In the 14 months since the post-synodal Apostolic Exhortation Amoris Laetitia was published, countless pixels have been spilled discussing it, dissecting it, breaking it down, and lamenting its clearly heterodox intent.
We’ve seen its ambiguous provisions allowing Holy Communion for the divorced and “remarried” implemented in more concrete fashion in the Philippines, in Argentina, in Malta, in Belgium, in German, and even in Rome. It was in fact the Argeninian bishops of the Buenos Aires region who brought to light the pope’s personal interpretation of his exhortation, when he confirmed their allowance for sacraments for the “remarried” with a letter stating, “The document is very good and completely explains the meaning of chapter VIII of Amoris Laetitia. There are no other interpretations.”
It appears that one bishop in Argentina — elevated to the episcopacy in 2013 by Pope Francis himself — has decided to go all in on this interpretation, of which the pope insists there is no other:
This past Sunday at the Parish Church of San Roque, Reconquista, Santa Fe (Argentina), the local bishop, Msgr. Macín, appointed by Pope Francis in 2013, carried out a monumental and sacrilegious scandal that clearly shows what’s behind Amoris laetitia.
In this church he organized a solemn Mass, in which he publicly announced that according to the norms sent in a letter more than 6 months ago by Pope Francis, and within the framework of the integration of Christians who are “marginalized” because of their irregular situation of being divorced and remarried or in an irregular situation (the divorced in a new union), after having completed a period of 6 months of meetings on Saturdays called the “path of discernment”, it was determined in accordance with what was previously stated (by order of the Pope) TO INCLUDE THEM IN FULL AND SACRAMENTAL COMMUNION, which would happen in the ceremony. At no point was mention made that those people had taken some vow of chastity or of living “as brothers [and sisters].”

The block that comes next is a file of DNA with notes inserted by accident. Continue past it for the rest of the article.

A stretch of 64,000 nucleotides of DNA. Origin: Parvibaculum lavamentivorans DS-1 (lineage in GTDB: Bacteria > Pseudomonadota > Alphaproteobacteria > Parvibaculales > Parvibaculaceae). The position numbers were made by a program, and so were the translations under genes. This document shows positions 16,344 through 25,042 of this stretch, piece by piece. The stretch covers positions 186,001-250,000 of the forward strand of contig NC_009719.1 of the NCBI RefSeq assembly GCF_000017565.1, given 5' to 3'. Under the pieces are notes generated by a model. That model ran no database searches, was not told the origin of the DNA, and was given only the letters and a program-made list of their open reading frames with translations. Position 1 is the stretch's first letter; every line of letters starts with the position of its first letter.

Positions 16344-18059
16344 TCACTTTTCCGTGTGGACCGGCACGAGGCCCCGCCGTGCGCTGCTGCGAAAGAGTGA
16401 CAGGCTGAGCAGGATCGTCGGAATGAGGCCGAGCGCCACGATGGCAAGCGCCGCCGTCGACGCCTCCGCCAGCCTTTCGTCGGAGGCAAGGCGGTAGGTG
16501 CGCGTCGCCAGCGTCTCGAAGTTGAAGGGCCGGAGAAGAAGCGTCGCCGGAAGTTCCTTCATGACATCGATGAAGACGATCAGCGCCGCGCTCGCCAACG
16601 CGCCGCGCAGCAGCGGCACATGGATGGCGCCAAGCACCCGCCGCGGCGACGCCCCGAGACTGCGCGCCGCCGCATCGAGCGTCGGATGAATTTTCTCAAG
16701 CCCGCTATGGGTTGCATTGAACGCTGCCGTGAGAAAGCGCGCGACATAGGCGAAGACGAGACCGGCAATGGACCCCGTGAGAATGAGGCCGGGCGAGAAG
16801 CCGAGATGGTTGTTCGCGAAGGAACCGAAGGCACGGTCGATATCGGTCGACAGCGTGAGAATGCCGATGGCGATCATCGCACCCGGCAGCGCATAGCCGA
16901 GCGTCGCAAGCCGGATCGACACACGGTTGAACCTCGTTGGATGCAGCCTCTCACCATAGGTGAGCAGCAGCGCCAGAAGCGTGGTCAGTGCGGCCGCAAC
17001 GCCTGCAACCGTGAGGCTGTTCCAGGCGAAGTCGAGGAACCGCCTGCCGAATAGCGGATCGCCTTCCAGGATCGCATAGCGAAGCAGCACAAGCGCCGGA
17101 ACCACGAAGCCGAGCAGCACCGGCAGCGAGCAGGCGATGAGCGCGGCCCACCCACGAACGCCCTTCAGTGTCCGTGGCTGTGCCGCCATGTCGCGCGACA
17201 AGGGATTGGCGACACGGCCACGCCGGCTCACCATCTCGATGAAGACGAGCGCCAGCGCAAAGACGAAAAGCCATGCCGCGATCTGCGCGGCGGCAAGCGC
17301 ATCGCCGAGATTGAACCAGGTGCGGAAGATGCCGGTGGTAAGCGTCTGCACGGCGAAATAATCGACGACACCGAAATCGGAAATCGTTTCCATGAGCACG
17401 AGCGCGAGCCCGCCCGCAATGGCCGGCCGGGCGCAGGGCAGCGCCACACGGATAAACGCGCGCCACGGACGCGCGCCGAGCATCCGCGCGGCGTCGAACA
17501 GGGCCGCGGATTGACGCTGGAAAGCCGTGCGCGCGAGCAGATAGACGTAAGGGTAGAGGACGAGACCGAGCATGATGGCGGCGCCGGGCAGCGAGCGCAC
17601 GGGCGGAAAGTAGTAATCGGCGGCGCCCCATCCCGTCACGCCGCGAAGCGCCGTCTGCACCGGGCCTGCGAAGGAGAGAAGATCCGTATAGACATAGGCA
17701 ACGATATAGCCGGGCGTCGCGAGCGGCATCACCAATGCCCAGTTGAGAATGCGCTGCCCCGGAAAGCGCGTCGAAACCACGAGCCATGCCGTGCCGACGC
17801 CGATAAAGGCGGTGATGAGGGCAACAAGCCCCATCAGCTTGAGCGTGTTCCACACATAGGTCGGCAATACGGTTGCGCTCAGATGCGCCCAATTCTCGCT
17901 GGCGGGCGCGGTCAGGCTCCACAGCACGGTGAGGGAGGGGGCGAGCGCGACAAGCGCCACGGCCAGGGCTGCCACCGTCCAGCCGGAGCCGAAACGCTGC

In the same way, communion was given to all those mentioned (some 30 couples) accompanied by their relatives who took photos in a festive atmosphere. At no point was reference ever made to the Scriptures which condemn adultery, and again and again the excerpts of Amoris laetitia are mentioned where it is said that the divorced and remarried ought to be included in full communion.
We have reached the last train station on the line, ladies and gentlemen. This is the full implementation of Amoris Laetitia, and it didn’t take long to get here.
If the pope wants to make a course correction, to pull back and say this isn’t what he really intended, now is the time, and this is the case. If he does nothing about it — which we can all reasonably conclude that he won’t — this puts an end to the debate, forever, over whether or not this is exactly what he wanted Amoris Laetitia to do.
Steve Skojec is the Founding Publisher and Executive Director of OnePeterFive.com. He received his BA in Communications and Theology from Franciscan University of Steubenville in 2001. His commentary has appeared in The New York Times, USA Today, The Washington Post, The Washington Times, Crisis Magazine, EWTN, Huffington Post Live, The Fox News Channel, Foreign Policy, and the BBC. Steve and his wife Jamie have seven children.